we continue to try to inform our intuition by learning more and more bits of science, and we try to calibrate our intuition, it's not always enough. And the process of discovery in science is often about, in fact, the exact opposite of that. It's about breaking our intuition. And that exam problem that I faced as an undergraduate sums all of that up in kind of one neat little place for me, and that's why I circle back to it.
Jennifer Berglund 16:21 Can you talk a little bit about the importance of creativity and imagination in what you do and how you
Brendan Meade 16:29 I love what you just brought up. I think it's fantastic because there's this caricature of what science is
and what scientists do. I do this professionally, and I know no one like that. I know no one who does science like that. I know a lot of people who work really hard on problems and struggle to make smallest bit of progress. It's a hard and difficult thing. When I think about creativity in science, I think it's very real. And in fact, I think the history of science tells us that it's one of the ways that breakthroughs are made. People are able to look at something and, eventually, there is sometimes a flash. There is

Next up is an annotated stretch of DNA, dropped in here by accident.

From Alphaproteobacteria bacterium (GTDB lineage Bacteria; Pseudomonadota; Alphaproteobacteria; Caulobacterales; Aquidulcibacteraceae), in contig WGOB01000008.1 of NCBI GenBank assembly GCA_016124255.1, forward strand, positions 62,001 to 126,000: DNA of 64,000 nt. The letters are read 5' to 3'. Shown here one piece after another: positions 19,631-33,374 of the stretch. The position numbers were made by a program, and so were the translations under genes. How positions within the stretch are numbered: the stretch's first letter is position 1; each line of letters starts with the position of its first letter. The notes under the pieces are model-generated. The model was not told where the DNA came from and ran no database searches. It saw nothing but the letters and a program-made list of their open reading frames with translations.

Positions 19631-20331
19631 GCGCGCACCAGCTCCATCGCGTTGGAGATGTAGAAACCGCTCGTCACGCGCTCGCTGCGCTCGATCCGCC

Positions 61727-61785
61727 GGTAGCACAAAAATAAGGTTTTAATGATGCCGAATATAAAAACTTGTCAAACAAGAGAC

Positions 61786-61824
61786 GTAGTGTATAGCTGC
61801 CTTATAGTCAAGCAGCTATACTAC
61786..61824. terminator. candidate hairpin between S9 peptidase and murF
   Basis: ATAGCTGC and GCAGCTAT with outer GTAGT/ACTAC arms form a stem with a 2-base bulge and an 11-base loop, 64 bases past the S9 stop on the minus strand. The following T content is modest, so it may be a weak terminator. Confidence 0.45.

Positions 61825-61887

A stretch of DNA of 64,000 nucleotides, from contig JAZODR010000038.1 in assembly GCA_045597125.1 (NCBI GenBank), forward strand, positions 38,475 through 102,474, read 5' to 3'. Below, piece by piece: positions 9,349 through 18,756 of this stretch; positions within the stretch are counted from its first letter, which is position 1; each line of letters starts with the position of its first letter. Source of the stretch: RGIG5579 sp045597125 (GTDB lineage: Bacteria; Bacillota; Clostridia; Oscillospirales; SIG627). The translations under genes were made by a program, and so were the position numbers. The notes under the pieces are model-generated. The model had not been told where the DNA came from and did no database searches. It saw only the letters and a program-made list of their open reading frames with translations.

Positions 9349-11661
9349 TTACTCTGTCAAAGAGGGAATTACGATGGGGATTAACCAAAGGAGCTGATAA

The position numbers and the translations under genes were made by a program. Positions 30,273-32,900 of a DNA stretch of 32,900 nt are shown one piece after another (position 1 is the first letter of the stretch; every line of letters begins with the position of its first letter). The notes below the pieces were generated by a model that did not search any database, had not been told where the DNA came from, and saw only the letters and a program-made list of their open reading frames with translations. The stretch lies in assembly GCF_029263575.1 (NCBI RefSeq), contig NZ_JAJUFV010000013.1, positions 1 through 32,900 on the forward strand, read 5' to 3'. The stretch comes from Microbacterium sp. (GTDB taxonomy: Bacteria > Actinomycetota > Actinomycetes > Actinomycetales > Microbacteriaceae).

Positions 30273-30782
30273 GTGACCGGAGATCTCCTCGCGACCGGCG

this thing where they say, you know what might work? And it's not a case where they've deductively reasoned through one step to step two to step three to step 70, but sometimes people are able to have these insights. For me personally, I like to hope there's some creativity, but I think sometimes what we call creativity is really just a lot of persistence and stubbornness. It's the discipline to keep trying new things, new ideas, even if they don't make sense to you. Even if you don't believe that it's the right path. It's the ability to just keep trying new things, and eliminating the ones that don't work. And hopefully finding some that do. Some of the best days in science, I always say, these are the days when you're wrong. It's the days when you figure out that you're wrong, that it's such a relief. It's this wall breaking down that was a preconception you had and when that wall falls, you may not know what the answer is, but at least you're not running into that wall anymore. And that's a great day because suddenly this wall is gone, and there's a field of things you can try out there in front of you. And so, it's kind of strange. For me, it's honestly the days when I figure out what I'm wrong about that are my happiest days in science.